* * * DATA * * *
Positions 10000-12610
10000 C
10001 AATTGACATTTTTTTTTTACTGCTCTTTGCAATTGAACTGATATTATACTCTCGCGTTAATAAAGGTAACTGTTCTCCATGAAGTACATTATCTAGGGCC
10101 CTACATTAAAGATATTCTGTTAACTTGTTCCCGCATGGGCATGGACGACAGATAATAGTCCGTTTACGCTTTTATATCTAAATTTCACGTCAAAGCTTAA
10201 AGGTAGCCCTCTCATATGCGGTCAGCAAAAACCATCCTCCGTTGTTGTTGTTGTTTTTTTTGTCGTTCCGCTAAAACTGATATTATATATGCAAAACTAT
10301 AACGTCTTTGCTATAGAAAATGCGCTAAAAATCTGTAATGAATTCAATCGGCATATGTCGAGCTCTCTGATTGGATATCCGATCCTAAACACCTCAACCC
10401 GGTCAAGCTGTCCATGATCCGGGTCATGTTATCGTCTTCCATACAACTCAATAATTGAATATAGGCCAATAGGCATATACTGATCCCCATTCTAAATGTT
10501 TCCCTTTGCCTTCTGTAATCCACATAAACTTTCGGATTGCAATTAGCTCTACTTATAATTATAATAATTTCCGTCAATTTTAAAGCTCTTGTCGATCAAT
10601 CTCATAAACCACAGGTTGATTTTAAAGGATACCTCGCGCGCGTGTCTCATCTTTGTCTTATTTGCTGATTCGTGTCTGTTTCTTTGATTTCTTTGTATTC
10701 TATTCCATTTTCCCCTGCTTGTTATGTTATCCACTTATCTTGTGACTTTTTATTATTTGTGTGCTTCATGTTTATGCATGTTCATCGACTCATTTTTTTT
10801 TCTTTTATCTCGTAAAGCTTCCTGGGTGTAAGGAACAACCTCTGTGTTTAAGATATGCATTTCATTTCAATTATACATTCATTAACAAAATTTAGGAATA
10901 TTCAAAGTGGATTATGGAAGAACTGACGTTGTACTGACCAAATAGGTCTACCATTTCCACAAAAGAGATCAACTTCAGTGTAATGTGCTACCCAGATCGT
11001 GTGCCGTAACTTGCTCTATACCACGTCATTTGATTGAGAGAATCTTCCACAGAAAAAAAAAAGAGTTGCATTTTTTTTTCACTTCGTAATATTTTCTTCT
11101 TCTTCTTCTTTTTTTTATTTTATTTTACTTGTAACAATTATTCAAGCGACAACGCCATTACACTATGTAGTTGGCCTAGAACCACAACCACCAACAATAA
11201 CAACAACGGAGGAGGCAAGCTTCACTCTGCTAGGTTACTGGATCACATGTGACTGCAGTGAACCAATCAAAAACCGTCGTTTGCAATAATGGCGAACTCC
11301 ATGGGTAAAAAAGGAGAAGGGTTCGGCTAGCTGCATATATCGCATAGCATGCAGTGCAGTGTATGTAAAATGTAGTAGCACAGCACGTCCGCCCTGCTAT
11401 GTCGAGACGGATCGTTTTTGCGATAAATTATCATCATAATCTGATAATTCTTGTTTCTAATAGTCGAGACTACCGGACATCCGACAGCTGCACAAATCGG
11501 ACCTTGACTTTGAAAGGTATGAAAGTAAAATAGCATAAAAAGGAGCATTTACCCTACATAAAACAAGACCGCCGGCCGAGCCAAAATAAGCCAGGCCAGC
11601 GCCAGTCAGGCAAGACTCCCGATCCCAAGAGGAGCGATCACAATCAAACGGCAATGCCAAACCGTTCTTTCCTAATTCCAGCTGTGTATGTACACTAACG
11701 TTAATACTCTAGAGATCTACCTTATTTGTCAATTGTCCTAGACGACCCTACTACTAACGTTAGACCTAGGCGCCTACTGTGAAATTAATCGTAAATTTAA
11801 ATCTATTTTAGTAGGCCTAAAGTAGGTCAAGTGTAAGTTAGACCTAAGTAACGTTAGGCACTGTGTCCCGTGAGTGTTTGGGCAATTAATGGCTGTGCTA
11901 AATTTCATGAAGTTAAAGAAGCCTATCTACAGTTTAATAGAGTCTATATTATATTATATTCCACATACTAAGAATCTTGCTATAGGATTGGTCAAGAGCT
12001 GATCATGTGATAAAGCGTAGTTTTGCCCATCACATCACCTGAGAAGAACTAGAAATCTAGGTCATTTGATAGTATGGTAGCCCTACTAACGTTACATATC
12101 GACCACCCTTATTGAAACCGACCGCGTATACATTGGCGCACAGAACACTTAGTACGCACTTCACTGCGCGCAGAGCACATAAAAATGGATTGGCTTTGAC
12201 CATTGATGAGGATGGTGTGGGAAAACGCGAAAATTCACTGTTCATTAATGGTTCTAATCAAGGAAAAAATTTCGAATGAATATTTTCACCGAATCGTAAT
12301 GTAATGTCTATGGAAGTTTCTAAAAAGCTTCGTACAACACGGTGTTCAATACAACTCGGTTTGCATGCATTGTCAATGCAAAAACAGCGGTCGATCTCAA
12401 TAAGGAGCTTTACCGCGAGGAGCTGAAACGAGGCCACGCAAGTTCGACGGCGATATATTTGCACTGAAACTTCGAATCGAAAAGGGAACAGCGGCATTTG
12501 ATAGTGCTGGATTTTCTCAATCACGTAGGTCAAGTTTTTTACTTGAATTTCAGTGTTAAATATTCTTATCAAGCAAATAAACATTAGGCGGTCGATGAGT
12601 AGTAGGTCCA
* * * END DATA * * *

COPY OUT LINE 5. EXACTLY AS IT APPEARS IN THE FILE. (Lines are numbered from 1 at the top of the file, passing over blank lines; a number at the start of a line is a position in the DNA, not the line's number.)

10201 AGGTAGCCCTCTCATATGCGGTCAGCAAAAACCATCCTCCGTTGTTGTTGTTGTTTTTTTTGTCGTTCCGCTAAAACTGATATTATATATGCAAAACTAT